These Florida Tech Team Teens Are Now the Genius Bar for Their Middle School’s Teachers and Students During Remote Learning

The Hammocks Tech Team (Hammocks Middle School)

Navigating Microsoft Teams, the Edmodo platform and Zoom chats is a breeze for the 16 eighth-graders at Hammocks Middle School in Miami who form the Hammocks Tech Team. And by sharing their tech savvy, their group has proved to be one of the most valuable resources available for all students and teachers at Hammocks.

“This group is really instrumental for our school,” says Principal Deborah Leal. “They help a lot of the students, and they help a lot of the teachers.”

Tech Team teacher Lois Seaman put it simply: “The kids are awesome.”

Hammocks Middle School, which also contains the Hammocks Academy of Legal Studies magnet, is part of the Miami-Dade County Public Schools, serving grades six, seven and eight. Prior to this school year, Hammocks was named a Verizon Innovation Learning school, meaning the home of the Hurricanes was able to give every teacher and student an iPad to start the school year.

The Tech Team learned the ins and outs of “using the iPad as an extension of education and learning,” says Beatriz Llano-Scherker, the school’s Verizon coach and a teacher. Under Seaman’s direction, the team became fluent in a variety of tech languages, apps and processes.

So when distance learning became mandatory, the team was all set to serve as a 16-member help squad for everyone at Hammocks. They held Zoom tutorials and answered countless questions from both staff and students.

“What is really nice about it,” Seaman says, “is the students became the teachers, and that relationship doesn’t occur between students and teachers. There was a real trust here. We have a lot of tools in our toolbox.”

The students have been using that toolbox plenty during the learn-at-home situation.

“Throughout this pandemic, we have been getting a lot more questions about how this is working,” says eighth-grader Daniel Dezayas. “It has been a lot more work.”

Sophia Glindenman, another Tech Team eighth-grader, says that when they were at school, there weren’t a lot of problems to deal with, but now that everybody is using the school-issued iPads at home, the team has been busy.

Daniel says that being part of the Tech Team has connected him to students throughout the school. Recently, one student was blocked from entering an app she needed for school, and he spent 20 minutes with her remotely trying to find various ways of figuring it out. “It was cool to get to know this person, and eventually we got it and got the iPad fixed,” he says.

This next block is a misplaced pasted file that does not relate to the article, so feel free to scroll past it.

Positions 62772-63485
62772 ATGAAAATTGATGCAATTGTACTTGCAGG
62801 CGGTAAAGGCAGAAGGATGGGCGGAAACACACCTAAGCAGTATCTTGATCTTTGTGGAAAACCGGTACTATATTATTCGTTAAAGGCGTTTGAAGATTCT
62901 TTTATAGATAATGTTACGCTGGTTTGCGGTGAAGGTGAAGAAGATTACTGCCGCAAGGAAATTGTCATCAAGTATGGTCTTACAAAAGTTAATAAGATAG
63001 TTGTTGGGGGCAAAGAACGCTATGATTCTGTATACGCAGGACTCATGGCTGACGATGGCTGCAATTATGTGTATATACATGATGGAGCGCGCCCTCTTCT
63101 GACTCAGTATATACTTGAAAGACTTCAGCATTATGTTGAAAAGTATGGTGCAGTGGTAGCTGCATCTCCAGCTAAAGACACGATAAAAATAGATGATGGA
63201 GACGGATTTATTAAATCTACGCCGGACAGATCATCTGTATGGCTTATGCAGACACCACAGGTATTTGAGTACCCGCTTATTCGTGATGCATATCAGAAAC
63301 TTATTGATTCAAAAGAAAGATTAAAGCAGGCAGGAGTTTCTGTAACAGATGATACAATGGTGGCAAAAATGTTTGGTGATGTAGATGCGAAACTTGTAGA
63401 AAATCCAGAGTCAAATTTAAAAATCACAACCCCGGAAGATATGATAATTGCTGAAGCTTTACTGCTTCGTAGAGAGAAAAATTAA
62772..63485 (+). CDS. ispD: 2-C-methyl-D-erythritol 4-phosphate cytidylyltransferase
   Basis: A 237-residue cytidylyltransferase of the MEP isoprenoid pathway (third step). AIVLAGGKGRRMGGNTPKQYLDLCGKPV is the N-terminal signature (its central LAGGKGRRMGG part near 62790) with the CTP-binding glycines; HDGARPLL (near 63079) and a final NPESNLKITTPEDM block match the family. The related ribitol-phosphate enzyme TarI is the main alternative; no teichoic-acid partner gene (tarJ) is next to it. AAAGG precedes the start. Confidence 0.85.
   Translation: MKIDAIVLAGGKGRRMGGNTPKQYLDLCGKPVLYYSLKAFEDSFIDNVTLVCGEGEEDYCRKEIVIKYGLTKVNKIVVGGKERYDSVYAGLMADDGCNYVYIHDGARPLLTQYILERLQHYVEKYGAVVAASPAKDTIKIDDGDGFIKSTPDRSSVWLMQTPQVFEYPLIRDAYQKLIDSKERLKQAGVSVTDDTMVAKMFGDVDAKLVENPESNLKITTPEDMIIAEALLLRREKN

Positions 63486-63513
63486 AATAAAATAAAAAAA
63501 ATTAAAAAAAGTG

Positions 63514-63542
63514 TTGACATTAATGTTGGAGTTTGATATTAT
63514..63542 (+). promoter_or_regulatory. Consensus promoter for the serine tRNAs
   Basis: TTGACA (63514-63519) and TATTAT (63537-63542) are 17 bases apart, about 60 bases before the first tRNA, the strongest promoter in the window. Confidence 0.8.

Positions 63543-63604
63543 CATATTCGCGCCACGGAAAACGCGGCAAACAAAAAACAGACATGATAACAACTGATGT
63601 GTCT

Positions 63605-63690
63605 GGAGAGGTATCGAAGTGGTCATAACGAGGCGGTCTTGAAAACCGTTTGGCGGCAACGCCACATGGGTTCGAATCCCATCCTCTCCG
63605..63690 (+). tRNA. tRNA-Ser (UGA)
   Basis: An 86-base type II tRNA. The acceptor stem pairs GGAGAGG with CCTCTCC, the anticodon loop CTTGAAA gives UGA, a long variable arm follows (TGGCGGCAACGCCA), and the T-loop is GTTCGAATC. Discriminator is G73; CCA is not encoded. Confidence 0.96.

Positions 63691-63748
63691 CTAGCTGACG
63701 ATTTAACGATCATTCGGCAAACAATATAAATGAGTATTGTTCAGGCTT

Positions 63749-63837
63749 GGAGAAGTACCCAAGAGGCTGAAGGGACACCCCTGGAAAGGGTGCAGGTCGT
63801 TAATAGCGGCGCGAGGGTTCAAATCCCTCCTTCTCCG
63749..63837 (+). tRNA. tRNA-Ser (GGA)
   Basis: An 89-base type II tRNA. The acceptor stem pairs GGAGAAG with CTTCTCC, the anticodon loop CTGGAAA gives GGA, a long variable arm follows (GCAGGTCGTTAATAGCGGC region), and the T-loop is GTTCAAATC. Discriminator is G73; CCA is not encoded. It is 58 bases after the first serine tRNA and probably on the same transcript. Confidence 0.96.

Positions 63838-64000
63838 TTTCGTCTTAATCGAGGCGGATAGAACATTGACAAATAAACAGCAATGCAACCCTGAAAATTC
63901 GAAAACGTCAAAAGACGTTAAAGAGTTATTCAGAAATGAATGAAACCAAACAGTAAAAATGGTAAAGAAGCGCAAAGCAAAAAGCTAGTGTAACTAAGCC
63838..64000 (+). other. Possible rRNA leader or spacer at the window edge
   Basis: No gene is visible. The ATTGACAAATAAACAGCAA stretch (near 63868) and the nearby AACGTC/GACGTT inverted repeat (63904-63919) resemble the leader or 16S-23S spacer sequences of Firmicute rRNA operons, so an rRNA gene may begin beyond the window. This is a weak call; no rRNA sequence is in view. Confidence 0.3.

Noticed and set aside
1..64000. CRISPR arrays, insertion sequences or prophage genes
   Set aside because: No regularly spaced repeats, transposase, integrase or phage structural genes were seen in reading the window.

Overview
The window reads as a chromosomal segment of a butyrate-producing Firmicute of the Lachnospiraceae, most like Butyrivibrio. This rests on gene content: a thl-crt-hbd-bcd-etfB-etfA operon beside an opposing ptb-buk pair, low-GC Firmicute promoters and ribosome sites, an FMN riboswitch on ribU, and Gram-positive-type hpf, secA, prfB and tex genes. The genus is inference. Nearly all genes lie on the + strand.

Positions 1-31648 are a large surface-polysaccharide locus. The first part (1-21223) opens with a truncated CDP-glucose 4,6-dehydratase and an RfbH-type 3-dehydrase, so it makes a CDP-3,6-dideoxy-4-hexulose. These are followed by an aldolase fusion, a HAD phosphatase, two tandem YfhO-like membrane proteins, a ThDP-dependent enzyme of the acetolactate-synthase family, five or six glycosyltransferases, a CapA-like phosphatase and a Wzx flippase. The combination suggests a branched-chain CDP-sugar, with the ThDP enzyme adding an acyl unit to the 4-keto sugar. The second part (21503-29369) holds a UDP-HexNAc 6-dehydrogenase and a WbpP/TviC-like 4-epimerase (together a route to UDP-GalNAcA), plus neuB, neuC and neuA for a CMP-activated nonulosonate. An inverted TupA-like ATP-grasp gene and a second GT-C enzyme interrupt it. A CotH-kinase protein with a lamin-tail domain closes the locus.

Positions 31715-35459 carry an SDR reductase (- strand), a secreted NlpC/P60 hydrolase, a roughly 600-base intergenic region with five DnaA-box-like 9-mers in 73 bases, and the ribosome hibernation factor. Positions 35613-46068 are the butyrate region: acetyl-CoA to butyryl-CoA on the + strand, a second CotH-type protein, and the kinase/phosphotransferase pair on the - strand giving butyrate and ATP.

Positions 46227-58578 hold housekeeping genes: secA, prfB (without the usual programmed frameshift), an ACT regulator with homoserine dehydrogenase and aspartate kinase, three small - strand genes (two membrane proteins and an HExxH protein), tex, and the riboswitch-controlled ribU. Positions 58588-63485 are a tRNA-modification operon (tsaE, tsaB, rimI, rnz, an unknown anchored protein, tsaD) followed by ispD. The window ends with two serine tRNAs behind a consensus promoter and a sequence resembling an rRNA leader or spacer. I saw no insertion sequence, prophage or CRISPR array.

In the three weeks before distance learning came to the school, Seaman says, the team worked on what it would look like at Hammocks. The students used varying tools to enable teachers to record lessons and share them, set all teachers up on Edmodo — a network for educators to connect with students remotely — and helped them understand the difference between a live lesson and a recorded lesson.

“We were already versed in distance learning prior to it happening, so we had tools to deploy virtually,” Seaman says.

“We have learned to use Microsoft Teams as a better learning tool to help schedule meetings and help students with any questions they need,” Dezayas says. “With Zoom, we basically did the same thing. We helped with students who had questions, and if they needed to see step-by-step help, we would screen-share.”

Forming a Tech Team was part of the move to the Verizon Innovation Learning setup, which supplied the iPads and offered in-school coaching. Leal says many of the teachers weren’t proficient with iPad use and had no background in mastering the device for classroom learning. “Students were deployed, and the teachers were a little reticent that a child here is going to help,” she says. “Now, the students are invaluable. Teachers call them and want them in their classrooms and know everything they do is to facilitate learning for students.”

“My entire life, I have always loved technology and how it has helped me get things done or have fun,” Daniel says. Sophia says she wanted to be one of the first students in the school to learn to teach technology and has enjoyed people knowing they can come to her for questions.

Janier Sanchez, a Tech Team eighth-grader, says it makes him happy when he can fix something for someone and he gets a thank-you in return. “It is two words,” he says, “but it makes me feel like I am really part of the Tech Team.”

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